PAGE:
We don’t think about asteroids very much. When we think about members of our solar family we tend to focus on the big guys, or even the little guys who used to be big guys, like the unfortunate Pluto. But our solar system contains tens of thousands of members, most of them cold jagged rocks tumbling through space in the asteroid belt between Mars and Jupiter. Once upon a time we didn’t know that much about asteroids. That changed, though, on October 29, 1991–twenty-three years ago today–when NASA’s Galileo space probe finally met its first asteroid, called 951 Gaspra.
Galileo was really an amazing machine. It was an unmanned probe designed to study the planet Jupiter, granting humanity its first close look at the largest planet in our solar system. Twelve years in the making, Galileo was finally launched from a space shuttle in October 1989. Two years later it entered the asteroid belt on its way to Jupiter, and NASA scientists pointed its cameras and instruments at Gaspra both as a test of the probe’s systems, and also as an object of study in itself. This would be the first asteroid ever glimpsed up-close with manmade instruments.
Lest you think that navigating the asteroid belt is a tricky business, it really isn’t. It’s not like Han Solo’s treacherous zipping around in the Millennium Falcon in The Empire Strikes Back with space rocks flying everywhere; in reality, while they do collide sometimes, asteroids are pretty far from one another and spacecraft navigating through the asteroid belt don’t really have that much to worry about. Galileo flew past Gaspra without incident, coming as close as 1,600 km to the rock. This is actually pretty impressive, as Gaspra is very small: its total surface area would fit comfortably in Hong Kong with lots of room left over.
After surveying Gaspra, the little Galileo spacecraft went on to even greater glories exploring Jupiter and its moons. In terms of return on investment, Galileo is one of the most cost-effective voyages of discovery of all time.
As you might expect from an asteroid, Gaspra is not a very hospitable place. It has no atmosphere, virtually no gravity and totally incapable of supporting life. It’s what Galileo’s photos suggested: a rock in space. There’s no reason to believe Gaspra is different than many other asteroids. In fact it’s perfectly representative of most of them, which in a curious roundabout way is an excellent reason to study it. Though we had not seen it up close before 1991, the asteroid was actually discovered in 1916 via telescope, by a Russian astronomer; “Gaspra” is the name of a resort on the Black Sea.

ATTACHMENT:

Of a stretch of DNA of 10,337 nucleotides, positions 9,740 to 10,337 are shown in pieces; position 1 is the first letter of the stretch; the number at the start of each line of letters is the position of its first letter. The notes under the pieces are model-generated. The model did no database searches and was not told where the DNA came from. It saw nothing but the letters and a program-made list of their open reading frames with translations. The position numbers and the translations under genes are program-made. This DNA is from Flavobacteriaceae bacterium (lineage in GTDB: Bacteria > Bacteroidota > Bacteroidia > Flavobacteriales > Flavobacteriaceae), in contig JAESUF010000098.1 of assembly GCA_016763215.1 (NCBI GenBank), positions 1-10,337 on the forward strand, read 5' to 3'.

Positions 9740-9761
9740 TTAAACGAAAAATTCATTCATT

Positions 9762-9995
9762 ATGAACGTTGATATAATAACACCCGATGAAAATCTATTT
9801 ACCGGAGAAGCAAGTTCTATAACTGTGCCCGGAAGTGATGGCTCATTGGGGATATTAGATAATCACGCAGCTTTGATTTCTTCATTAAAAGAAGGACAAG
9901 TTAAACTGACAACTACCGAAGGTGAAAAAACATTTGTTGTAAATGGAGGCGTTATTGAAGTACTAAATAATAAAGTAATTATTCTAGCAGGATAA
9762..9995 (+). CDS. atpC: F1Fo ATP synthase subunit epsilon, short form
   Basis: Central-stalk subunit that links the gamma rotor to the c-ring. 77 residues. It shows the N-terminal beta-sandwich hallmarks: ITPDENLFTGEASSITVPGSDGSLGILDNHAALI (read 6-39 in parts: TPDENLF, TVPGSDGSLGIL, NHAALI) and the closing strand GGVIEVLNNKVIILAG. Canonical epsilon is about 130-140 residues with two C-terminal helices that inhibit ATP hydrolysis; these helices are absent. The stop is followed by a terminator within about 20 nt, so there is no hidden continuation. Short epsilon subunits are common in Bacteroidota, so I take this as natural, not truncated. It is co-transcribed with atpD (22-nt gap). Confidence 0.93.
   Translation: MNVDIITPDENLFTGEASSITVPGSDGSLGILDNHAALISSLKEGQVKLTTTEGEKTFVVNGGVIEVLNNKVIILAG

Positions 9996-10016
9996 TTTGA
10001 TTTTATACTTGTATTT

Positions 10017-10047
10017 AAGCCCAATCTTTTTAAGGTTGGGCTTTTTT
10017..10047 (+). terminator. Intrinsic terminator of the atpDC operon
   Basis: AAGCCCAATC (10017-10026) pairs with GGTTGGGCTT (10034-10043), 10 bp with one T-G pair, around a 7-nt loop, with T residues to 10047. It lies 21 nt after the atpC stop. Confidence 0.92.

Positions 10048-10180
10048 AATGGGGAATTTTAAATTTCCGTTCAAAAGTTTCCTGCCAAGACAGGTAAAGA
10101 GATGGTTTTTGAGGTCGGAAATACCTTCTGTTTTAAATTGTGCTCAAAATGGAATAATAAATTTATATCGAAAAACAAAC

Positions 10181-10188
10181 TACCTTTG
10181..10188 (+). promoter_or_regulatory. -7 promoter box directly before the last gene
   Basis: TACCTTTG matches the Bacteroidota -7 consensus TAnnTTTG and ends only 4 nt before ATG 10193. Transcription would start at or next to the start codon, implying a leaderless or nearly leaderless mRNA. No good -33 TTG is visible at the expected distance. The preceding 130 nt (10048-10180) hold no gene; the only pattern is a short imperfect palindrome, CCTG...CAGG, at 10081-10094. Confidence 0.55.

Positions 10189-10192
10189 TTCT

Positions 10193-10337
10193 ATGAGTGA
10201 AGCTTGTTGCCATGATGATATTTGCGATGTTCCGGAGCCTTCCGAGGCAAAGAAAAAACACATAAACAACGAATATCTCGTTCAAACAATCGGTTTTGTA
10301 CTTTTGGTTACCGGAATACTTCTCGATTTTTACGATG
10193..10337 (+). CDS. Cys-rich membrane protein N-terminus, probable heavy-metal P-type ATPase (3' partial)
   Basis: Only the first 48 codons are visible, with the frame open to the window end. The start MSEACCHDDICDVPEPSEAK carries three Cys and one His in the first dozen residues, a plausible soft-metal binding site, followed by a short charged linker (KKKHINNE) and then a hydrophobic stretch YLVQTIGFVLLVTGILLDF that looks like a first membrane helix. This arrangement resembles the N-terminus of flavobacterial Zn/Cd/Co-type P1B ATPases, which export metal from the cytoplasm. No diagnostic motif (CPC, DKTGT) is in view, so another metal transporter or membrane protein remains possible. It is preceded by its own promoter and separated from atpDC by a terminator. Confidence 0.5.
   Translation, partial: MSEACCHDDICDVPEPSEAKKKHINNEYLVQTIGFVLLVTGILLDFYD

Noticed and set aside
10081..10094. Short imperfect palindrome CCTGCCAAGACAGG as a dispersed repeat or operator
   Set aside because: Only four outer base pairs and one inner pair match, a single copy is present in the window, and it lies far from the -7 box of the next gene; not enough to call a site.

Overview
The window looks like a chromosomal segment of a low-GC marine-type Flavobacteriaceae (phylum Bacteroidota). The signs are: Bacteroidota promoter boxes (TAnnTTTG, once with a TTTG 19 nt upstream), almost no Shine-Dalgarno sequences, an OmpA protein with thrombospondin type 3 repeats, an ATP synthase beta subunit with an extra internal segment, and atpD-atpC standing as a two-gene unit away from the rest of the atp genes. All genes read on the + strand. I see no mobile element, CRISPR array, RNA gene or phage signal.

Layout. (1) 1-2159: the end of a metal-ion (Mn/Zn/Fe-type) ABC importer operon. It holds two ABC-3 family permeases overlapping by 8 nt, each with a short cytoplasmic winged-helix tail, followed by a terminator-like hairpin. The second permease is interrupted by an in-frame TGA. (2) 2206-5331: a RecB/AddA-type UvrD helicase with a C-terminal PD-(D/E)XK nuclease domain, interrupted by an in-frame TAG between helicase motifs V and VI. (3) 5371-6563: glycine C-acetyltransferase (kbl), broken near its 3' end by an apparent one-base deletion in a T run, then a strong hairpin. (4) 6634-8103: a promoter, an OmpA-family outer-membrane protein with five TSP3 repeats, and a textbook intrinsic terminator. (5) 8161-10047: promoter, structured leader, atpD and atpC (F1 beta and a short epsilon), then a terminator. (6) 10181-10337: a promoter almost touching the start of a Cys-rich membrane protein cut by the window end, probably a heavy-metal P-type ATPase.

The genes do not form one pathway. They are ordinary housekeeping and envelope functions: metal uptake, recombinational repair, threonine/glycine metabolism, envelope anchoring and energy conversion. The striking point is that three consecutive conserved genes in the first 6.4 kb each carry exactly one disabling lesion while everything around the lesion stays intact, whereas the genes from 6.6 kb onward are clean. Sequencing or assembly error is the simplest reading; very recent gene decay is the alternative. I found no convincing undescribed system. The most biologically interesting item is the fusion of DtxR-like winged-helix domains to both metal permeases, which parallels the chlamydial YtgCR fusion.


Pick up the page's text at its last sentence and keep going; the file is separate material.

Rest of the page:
Despite their apparently uninteresting nature, asteroids could actually be fabulously useful to the human race. The idea of mining asteroids for metallic ores or other minerals–they contain many of them–first floated in science fiction decades ago, but there’s reason to believe it’s inching closer to probability. Many asteroids are only loosely held together by gravity, so breaking them apart would take much less effort than large-scale mining operations on Earth, and you wouldn’t have the environmental damage. Asteroids could also be ideal places to grow crystals for use in high-tech industries. Science and SF writer Isaac Asimov even suggested hollowing one out and building cities inside of it.
After passing by Gaspra, Galileo went on to a fascinating and storied career of exploring Jupiter and its environs. It arrived at the gas giant planet in 1995 and spent two years measuring, photographing and observing. The climax of the mission was an atmospheric probe that the spacecraft released which penetrated the thick atmosphere of Jupiter, sending back data that scientists could only dream of. Galileo itself later suffered radiation damage and was mostly deactivated. Its orbit decayed and it fell into Jupiter in September 2003.
The Jupiter study was clearly Galileo’s primary mission, and its main contribution to science and space exploration. But let’s not forget the fascinating glimpse it also gave us of this much smaller member of our solar system, which has its own interesting story to tell.